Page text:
How does he reconcile his statement yesterday that the $1 billion home insulation and household compensation for the emissions trading scheme is coming from the extra revenue that flows from the Crown through electricity prices, when he confirmed in the House on 20 May 2008 that the State-owned enterprises that are anticipating increased profits have already planned to use those increased profits as part of their investment programme in renewal energy production, and that without that increased investment there is not the slightest prospect of meeting our targets?
What I said then—and it remains true—is that State-owned enterprises do use revenues they collect from electricity to invest in renewables. They, and private electricity companies, are already responding to the Government’s clear direction on climate change. They know that it is the smart and affordable thing to do.
Is the Minister able to tell the House this afternoon which New Zealand households will benefit, and by how much each week, from the package of household compensation that has been negotiated as part of this bill; if he is not able to tell the House this information today, how does he expect the House to be able to make an informed decision on the bill in the absence of this critical information?
The projections as to likely additional revenue to the Crown and generators as a consequence of emission pricing have been public for months, for those who wish to look at the record at the select committee to ascertain it, and the amount that is being invested includes $1 billion in energy efficiency.
Does the Minister agree with this statement made by Michael Cullen on 20 May that “the State-owned enterprises that are anticipating increased profits have already planned to use those increased profits as part of their investment programme in energy production, and that without that increased investment, there is not the slightest prospect” of the Government meeting its renewable energy targets—does he agree with that statement from Dr Cullen?
As Dr Cullen says, this is tedious repetition from the member opposite. The statement the member refers to was a question from Dr Cullen, and I responded appropriately. Both the question and the answer were correct.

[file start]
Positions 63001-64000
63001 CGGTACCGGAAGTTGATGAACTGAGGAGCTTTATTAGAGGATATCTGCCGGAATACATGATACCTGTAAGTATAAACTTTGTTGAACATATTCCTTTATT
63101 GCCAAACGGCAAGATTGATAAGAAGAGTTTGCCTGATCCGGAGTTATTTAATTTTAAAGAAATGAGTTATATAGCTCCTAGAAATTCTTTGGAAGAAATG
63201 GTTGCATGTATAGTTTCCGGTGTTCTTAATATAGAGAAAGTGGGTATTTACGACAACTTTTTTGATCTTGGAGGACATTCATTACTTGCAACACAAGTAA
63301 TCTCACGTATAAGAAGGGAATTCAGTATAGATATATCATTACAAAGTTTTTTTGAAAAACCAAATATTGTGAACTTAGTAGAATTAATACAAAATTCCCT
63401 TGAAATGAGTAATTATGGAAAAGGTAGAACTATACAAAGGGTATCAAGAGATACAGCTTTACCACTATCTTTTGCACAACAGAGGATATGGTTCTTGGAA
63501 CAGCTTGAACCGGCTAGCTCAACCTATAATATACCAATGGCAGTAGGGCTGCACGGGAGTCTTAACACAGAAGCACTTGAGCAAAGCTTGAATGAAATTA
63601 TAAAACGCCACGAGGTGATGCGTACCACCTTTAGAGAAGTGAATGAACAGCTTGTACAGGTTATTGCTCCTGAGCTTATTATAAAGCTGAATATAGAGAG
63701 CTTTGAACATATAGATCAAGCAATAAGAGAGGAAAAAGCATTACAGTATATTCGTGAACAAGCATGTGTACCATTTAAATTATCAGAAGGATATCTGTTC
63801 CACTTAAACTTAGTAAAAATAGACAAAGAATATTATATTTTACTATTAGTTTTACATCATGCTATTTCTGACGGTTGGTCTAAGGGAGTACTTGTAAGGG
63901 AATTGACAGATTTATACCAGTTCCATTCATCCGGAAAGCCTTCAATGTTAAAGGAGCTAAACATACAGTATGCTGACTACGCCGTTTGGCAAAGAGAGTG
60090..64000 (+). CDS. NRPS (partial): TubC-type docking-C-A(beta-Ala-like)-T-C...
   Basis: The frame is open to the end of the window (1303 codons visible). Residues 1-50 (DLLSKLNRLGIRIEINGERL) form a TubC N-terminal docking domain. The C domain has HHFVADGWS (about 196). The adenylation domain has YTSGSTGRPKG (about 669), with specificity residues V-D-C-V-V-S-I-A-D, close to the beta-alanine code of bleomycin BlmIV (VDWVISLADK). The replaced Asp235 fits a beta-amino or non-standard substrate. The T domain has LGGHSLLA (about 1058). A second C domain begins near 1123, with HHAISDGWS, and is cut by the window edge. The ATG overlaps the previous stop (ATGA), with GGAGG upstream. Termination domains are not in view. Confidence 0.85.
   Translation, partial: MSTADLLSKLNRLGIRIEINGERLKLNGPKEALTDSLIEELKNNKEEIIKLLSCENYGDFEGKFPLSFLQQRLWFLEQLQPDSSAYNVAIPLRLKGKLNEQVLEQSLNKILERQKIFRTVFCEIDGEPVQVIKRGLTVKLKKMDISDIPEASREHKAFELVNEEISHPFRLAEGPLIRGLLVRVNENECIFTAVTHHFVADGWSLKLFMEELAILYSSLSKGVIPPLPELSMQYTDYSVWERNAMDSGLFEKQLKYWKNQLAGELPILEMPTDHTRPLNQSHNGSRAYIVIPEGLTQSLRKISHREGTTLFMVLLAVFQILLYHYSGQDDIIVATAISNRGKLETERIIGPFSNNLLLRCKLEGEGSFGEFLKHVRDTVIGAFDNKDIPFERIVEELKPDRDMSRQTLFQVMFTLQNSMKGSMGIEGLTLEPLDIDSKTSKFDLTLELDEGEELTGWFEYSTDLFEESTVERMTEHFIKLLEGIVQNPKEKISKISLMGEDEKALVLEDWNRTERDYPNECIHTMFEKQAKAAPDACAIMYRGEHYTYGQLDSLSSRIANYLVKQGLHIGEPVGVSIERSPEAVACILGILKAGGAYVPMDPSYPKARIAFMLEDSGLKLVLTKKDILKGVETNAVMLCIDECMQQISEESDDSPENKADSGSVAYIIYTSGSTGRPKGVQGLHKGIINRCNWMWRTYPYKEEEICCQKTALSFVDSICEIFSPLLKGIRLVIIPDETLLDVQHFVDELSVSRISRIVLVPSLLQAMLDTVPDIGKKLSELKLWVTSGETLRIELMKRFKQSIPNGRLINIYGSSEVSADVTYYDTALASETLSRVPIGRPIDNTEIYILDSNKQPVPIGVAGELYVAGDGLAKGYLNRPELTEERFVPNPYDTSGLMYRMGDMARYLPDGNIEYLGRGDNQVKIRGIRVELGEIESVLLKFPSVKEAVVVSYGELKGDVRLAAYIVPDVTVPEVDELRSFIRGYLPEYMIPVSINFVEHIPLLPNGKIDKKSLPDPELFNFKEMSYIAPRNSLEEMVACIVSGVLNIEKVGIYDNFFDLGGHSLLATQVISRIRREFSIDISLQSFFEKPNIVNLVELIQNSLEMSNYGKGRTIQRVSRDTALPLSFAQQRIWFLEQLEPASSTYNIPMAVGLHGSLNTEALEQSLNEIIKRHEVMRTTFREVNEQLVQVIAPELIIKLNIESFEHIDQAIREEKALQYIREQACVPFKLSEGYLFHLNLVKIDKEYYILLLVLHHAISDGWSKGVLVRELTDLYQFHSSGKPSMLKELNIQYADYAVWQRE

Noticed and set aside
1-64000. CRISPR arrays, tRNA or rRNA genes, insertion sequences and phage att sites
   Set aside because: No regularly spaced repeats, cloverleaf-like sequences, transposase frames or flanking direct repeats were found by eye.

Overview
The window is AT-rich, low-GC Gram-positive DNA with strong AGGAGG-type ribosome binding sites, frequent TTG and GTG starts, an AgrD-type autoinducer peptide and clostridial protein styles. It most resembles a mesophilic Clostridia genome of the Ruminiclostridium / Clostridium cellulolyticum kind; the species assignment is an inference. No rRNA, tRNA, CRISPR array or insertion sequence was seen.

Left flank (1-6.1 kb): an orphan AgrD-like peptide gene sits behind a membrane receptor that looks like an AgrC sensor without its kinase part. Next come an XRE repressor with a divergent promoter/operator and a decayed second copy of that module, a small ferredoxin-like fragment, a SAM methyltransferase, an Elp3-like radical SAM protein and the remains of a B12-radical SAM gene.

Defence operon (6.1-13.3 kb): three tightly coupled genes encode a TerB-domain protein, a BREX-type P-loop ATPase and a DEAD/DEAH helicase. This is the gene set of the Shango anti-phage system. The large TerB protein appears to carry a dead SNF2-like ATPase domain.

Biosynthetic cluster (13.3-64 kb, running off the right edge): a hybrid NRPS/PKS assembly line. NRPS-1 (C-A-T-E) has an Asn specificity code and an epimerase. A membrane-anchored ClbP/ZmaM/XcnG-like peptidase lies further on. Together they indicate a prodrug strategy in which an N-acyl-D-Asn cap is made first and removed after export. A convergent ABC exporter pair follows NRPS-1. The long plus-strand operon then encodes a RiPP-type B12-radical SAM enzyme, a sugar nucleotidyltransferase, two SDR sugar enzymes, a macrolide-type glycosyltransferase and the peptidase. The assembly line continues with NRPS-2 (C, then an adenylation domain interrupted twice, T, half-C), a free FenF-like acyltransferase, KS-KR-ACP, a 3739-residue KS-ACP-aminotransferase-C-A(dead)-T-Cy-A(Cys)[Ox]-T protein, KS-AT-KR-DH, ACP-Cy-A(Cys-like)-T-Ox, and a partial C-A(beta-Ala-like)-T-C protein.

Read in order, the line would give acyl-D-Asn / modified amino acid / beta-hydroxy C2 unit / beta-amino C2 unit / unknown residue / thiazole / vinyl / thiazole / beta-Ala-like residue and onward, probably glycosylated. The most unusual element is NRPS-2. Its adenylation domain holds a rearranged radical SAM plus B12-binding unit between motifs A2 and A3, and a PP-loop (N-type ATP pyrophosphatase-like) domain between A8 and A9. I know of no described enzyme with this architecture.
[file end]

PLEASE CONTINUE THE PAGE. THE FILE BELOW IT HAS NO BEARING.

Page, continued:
I raise a point of order, Madam Speaker. This is an important issue, because the Government said yesterday that it would use the $1 billion for the Green Party’s negotiated package for insulation. I asked the Minister a very simple question. Did he agree with the statement made by Dr Cullen in a question to him a few weeks ago? I did not receive an answer to that question.
The Minister addressed it. The member may not have got an answer he wanted, but certainly the Minister addressed the nature of that question.
What budgetary provision has been made for the $1 billion home insulation package promised to the Green Party and for the one-off electricity rebate promised to all consumers, or are we seeing a rerun of 1990, when the outgoing Labour Government made a whole lot of financial commitments without any budgetary provision?
The normal appropriation processes will be followed. Amongst other things there will be reference in the legislation to the $1 billion insulation retrofit and other efficiency programmes. But it seems somewhat ironic that Dr Smith has been complaining in the last few months that we were not recycling extra revenues back into the economy, and is now complaining that we are.
Can the Minister confirm, in response to the question from the Hon Peter Dunne, that every home that is fully insulated and that has a clean wood-burner installed will save tens of dollars a week forever on power bills, and that the more the cost of electricity rises, the more those homes will save?
Indeed I can, and it reinforces what the Labour-led Government has been saying for a long time—that just about everything one does in the name of climate change makes sense for other reasons. We hope to help consumers save a lot more in energy than the cost will be under the emissions trading scheme.
How much will homeowners receive in the rebate that was announced yesterday as part of getting other parties’ support for the emissions trading scheme?
As has already been publicly disclosed, the combination of the cash payments to people who receive Working for Families or benefits, plus the rebate on people’s electricity accounts, is expected to equal the cost of the rise in electricity prices in the first year.
What are the benefits of the billion-dollar investment in energy efficiency for New Zealand homes?
This is undoubtedly the biggest push for energy efficiency this country has ever seen. Electricity prices are estimated by Contact Energy to rise by 4 percent in 2010 from the emissions trading scheme. Energy efficiency can help New Zealanders save more than that—as Jeanette Fitzsimons has already said, forever. In other words, it is a no-brainer, which should mean that even the National Party can understand it.